We’re in the art business so we are expected to visit museums and galleries on a regular basis. That’s a given. So we dutifully attend every new exhibition at the Met (there seems to be something opening there every week), MoMA, the Whitney, the Asia Society, the National Academy Museum – not so often the New York Historical Society, the Museum of Natural History or the Bible Museum (this is better than it sounds and has some first-rate shows), and perhaps I’ve overlooked…oh yes, the Neue Gallery on 86th Street. Remind me if I’ve left something really important out.

A few of the galleries have put on exhibitions that rival those found at museums, and not only the mega galleries, but some select small ones. But you have to look – seek and ye shall find. And that’s exactly what happened on Sunday when I went to see an all-woman artist exhibition at the National Academy. On walking down the stairs from the top I noticed a one-level show, not particularly well-publicized, of a rather extraordinary show of work by John Cage, “The Sight of Silence.” Years in advance of now avant-garde (does anyone besides me use that word anymore?) sound art and the general use of computer art, Cage practiced chance art based on a process that incorporated a set of predetermined rules and parameters. Earphones (not all working unfortunately) provided excerpts of Cage created music. The rolls of dice determined in which gallery a work would hang and on which wall they would hang, the exact location of the work on the wall and then the vertical or horizontal position of the work.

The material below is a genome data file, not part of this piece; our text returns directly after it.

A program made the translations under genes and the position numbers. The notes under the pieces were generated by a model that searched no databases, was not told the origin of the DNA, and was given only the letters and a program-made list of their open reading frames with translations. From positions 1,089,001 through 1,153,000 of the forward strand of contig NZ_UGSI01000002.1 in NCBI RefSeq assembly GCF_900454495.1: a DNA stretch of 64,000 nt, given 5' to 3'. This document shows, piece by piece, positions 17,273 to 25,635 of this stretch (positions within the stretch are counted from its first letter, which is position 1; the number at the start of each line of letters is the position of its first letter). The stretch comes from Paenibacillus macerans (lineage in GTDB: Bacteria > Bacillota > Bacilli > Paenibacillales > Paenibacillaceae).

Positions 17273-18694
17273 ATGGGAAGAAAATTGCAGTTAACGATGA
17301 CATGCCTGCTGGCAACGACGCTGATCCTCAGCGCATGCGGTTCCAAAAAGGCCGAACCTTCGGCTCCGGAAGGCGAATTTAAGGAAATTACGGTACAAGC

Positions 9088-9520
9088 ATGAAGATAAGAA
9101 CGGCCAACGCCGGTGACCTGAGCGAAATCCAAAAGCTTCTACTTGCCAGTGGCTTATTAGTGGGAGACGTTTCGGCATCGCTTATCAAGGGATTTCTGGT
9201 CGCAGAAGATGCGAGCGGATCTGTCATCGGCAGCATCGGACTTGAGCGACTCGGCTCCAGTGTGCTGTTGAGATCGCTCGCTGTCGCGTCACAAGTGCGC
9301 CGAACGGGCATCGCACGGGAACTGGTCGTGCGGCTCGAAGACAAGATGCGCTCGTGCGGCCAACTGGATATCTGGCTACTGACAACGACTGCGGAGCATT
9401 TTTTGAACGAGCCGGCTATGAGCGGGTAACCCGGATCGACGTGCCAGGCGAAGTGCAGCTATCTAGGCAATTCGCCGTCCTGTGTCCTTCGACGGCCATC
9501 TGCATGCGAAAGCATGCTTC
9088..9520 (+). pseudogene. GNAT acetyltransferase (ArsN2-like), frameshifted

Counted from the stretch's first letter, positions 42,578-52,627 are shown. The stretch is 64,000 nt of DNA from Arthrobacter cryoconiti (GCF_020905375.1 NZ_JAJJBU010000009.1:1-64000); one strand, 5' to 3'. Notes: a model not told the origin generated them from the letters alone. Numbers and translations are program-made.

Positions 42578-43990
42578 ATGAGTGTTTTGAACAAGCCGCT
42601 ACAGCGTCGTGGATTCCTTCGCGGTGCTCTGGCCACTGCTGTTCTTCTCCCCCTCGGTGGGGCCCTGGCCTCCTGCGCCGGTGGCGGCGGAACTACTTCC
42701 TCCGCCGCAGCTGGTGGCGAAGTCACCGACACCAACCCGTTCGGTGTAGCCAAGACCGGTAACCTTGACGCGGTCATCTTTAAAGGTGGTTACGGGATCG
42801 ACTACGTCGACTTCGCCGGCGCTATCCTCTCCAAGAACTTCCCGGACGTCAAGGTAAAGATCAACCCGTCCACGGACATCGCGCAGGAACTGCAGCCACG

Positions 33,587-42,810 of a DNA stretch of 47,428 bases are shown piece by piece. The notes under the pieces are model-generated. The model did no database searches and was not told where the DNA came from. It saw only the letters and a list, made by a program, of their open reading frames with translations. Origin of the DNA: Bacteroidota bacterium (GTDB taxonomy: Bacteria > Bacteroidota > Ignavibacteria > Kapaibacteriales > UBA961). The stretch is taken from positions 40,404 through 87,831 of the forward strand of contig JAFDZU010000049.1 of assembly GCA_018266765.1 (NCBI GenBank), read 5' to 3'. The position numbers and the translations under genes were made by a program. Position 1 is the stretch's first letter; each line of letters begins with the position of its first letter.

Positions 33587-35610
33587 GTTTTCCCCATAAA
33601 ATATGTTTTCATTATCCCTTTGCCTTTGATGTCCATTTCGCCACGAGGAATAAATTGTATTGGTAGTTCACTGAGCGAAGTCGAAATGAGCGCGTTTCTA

All right, you don’t understand what I am writing. I hardly do myself, but after listening at some length to Cage’s video explanation of how he created his paintings it was beginning to become clear. Frankly, I had always wondered. Hours afterwards I got a glimmer and then I thought about it that evening and finally – I got it. Real art is a constant learning process and do not let anyone tell you differently.

John Cage departed the scene in 1992, after 50 years of influencing the culture of this country, and perhaps the world, as the post-World War II influence on music. His most famous piece was probably 1952’s “4’33” in which a complete orchestra sits, holding instruments, and does nothing. The “music” is the sound of the environment. It dawns on me that might have influenced Andy Warhol’s extraordinarily boring endless films in which nothing happens except the day and night passing in silence. Cage limited his non-music to a bit over four minutes and it made sense. He wanted listeners to hear and be aware of “sounds.”